Eckhart Tolle says it much better: Hope is what keeps you going, but hope keeps you focused on the future, and this continued focus perpetuates your denial of the NOW and therefore your unhappiness.
Forget about your life situation for awhile and pay attention to your life. Your life situation exists in time. Your life is NOW. Your life situation is Mind-Stuff. Your life is REAL.

Everything Counts - Thanks for your comment. You make a great point about the need for hope. It motivates us!

Deb - I love what you wrote in your comment about hope. Hope in the present moment is something I never really think about, but it's essential. Thanks for reminding me of this!

This was very inspiring. I am a strong believer in Hope and in making things happen. You are very talented dear friend!

Great post. You have a really clever way of using song lyrics in all your posts. Definitely some major insights. It is important to maintain hope, but we have to remember not to get too caught up in the future.

Kaushik - Thank you for your wonderful comment. You make some great points about the dualistic mind. I have a hard time not thinking of things as either "bad" or "good" and I think that is at the root of a lot of my emotional struggles. Thank you for reminding me of Tolle's words and of the idea of being present in the sense of not only time, but awareness.

Tabitha - Thank you! I think it's possible to have both hope and to make things happen, but sometimes I struggle with the idea of relying on "hope" and "someday." Through this blog and great comments like yours I'm learning to balance the two.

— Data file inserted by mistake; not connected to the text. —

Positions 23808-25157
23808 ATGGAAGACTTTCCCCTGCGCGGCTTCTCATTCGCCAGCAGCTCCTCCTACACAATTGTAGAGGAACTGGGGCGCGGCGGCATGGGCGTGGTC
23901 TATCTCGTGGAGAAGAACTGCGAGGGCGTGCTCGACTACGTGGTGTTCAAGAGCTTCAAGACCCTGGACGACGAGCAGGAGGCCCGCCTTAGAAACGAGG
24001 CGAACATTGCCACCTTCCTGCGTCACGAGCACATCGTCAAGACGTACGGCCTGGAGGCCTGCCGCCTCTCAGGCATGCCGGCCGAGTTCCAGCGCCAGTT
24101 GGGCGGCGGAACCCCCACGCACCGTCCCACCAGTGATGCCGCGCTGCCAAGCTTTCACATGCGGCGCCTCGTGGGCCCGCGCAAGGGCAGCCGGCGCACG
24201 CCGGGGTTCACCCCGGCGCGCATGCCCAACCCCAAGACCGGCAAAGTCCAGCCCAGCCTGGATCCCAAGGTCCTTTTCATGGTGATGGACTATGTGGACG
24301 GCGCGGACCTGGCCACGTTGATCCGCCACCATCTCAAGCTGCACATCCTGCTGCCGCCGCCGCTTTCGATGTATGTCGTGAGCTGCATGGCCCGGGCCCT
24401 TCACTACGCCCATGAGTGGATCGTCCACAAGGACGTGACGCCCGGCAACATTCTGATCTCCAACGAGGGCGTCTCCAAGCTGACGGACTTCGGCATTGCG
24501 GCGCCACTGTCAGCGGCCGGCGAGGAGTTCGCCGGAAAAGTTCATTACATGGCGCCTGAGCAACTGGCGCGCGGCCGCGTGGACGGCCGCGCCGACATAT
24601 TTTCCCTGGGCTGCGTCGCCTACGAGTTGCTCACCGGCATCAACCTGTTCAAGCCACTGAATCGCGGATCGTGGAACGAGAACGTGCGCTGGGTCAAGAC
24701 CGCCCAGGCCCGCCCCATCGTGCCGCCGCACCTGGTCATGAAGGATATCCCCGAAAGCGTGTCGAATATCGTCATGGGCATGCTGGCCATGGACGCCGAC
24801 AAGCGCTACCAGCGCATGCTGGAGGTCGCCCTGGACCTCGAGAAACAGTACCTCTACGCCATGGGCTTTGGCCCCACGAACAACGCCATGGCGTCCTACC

Srinivas - Thanks! I love lyrics (have you noticed? haha) and I find that they almost always inspire me to write something on my site. There's a fine line between relying on hope and using it as a force to maintain our present focus and I think I'm learning more and more how to balance it all out.

I could not live without hope. I am an eternal optimist...I always look for hope where I can find it. I think if I ever let go of life would be sad and meaningless.

Caroline - I agree. If I didn't have hope, I don't know where I would be, which is why I was struggling with the idea of how having hope fits into living in the now. After writing this and reading all of these great comments, I'm starting to sort it out!

Hi Dani .. you have some wonderful comments here - to a really good post .. finding the balance of hope and living now .. it is possible ... it's just hard work, but it will come - just keep doing ..

Thanks - Hilary Melton-Butcher
Positive Letters

Hilary - Thanks for your comment! I agree that it's possible to find a balance and I'm working hard at it.

Hi Dani - I think the balance between hoping for the future and acting in the present is this: having hopes for the future can inspire you to action now, so that what you are hoping for actually exists one day. We don't want to spend all of our time in the future, but some speculating is necessary. It's just important that we take action now, so that one day are hopes are not just hopes, they are reality. :)